Business Abroad - It's Nothing New

August 18, 2016

Featured in the August Issue of Oilfield PULSE

 

Doing business abroad is nothing new. Since the beginning of time merchants have crossed borders to trade their wares. The last century has brought unprecedented growth in international trade, which results in an increasingly smaller commercial world. Providing products and services around the world is no longer an option for most businesses.

In this 21st century global marketplace, it’s easy to say you’re going to take on new territories and conquer the world, but in order to take your business over land, sea and international date lines, a well-defined strategy needs to be developed. Who, what, when, where, why and how? These may seem to be pretty straightforward questions with straightforward answers but in reality they lead to a rabbit’s hole of more and more complex inquiries and decisions.

When Oilfield Pulse posed this topic, Damarys Zampini immediately came to mind as she is no stranger to international business and strategy. Fluent in three languages, the majority of Zampini's career has been with multinational service and logistic companies. Following a passion for connecting people and businesses worldwide, Zampini's formal education includes a Forum for International Trade Training (FITT) Certificate and a Certificate in Strategic Management from the U of C. She is currently Director of Business Development at Micotan Energy Software Solutions.

When we asked Damarys about how to successfully take your business across borders, she said that the Where, Who, When and How of your strategy are key considerations. The following points, in Damarys’ opinion, are just some of many to be considered and included in a new market growth plan and strategy:

Where

  • Are the decisions made?

  • Is a local presence required? If at all.

  • Will the product or service physically be located? What logistical issues will we face there?

  • If it is not a physical product, do we risk our IP? (intellectual property)

  • Are there jurisdiction restrictions? Both from a physical and other perspectives, such as legal?

  • Do we initially focus on markets in which there are free trade agreements in place? Or do we risk and obtain our own legal counsel to cover our agreements?

Who

  • Is our target? And why?

  • Can provide us leverage including internal and external individuals, groups and organization?

  • Can assist us internally? For instance, in addition to business development and executives, is there someone in who can speak the language? Or someone in HR who speaks Spanish? And know local “know how” to conduct business in the target region?

  • Can assist us externally? What governmental organizations, trade commissioners, regulators, other organizations do we need to harbor a relationship with? Who in our network has connections in our target location and can make an introduction, and give us market intelligence?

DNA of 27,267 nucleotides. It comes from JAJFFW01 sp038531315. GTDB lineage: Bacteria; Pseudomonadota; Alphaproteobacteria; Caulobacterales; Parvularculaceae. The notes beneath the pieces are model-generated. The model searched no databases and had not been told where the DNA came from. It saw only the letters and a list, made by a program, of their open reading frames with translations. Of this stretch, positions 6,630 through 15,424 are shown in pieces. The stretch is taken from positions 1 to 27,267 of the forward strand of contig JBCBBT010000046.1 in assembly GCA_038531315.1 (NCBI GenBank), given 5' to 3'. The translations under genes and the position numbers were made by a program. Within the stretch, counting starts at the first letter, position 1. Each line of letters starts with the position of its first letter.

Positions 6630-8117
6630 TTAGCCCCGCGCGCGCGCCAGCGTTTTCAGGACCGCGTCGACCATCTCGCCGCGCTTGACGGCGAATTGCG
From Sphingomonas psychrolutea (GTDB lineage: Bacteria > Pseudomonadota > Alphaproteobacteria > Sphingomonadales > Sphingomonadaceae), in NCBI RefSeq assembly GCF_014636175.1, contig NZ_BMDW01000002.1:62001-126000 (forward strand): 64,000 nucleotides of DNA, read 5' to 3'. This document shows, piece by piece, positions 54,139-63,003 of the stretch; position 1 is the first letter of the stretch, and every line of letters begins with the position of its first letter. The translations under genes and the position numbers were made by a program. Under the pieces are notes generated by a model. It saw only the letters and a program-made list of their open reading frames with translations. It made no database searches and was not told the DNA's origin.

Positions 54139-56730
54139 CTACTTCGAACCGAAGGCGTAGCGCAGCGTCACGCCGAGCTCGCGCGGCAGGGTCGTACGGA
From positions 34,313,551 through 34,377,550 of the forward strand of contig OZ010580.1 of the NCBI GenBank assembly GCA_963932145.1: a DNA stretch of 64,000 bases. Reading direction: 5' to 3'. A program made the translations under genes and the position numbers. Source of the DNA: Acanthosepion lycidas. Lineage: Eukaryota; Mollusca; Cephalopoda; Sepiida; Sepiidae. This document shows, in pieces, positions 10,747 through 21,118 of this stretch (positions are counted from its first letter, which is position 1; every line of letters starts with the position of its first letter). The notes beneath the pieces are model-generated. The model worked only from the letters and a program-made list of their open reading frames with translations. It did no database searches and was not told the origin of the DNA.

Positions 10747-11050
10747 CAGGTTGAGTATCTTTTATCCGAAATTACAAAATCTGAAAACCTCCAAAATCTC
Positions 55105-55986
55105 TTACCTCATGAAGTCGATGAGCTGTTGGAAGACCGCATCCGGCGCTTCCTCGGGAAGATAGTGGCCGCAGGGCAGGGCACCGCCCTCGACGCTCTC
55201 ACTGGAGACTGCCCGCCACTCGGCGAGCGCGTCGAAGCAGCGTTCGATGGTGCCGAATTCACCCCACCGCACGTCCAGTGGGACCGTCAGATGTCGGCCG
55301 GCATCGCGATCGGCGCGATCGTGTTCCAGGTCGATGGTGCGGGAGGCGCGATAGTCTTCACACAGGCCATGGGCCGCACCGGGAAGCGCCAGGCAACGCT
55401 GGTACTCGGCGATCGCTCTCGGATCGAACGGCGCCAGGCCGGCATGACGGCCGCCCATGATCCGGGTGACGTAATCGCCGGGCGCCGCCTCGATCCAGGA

When

  • Is the right time to go after which market segment and why?

  • Is it politically safe? And when does it make the most sense timewise?

  • Are we ready? How much planning is required?

  • And how do you know you are really ready to execute your strategy?

How

  • Are we going to initiate contact and get an introductory meeting?

  • Are we going to pitch? What is appropriate given the local political, legal, cultural and various other limitations?

  • Are we going to ensure that our value proposition is as great, or greater than it is in our own back yard?

  • Are we going to execute once we get the contract? and how do we plan for continued, sustainable growth?

But, the biggest part of preparing to do business in another geography, whether it be province, state or country, is researching in depth the business, social, political, and cultural differences that exist. As Canadians, we’ve all witnessed foreign management assuming that their way is the only way to do business (“What do you mean you don’t take bribes?”), or that work is done the same way as it is back home (“Don’t give me this ‘Break Up’ excuse for a slowdown”), or has no idea what is acceptable business wear (i.e. wearing Nine West pumps to a service rig). We are immediately turned off by this lack of knowledge if not completely offended. Further, as Canadians, we know very well that even within national or provincial borders there are cultural subtleties. What is acceptable in one area may not be acceptable a few miles down the road. For instance, it’s not a good idea to wear an Edmonton Eskimos’ hat in Kindersley. The nuances may seem minor from the outside, but we know firsthand that they are major from the inside. After working in North and South America and having exposure to business in Europe, Zampini knows the importance of valuing local customs and manners, including dress and gender roles, is even greater outside of Canada. Failing to do so will lead to a colossal corporate flop, and an ultimate waste of invested time and resources.

International business can be an exciting opportunity. There are pros and cons; hence, international market growth is not for everybody. In addition to expanding your professional acumen and network, it can be a rewarding personal and professional experience and a wonderful way to see the world, But, the rules are: have a plan, do your homework, respect the cultural differences, know your limitations, be safe, and enjoy the ride!”

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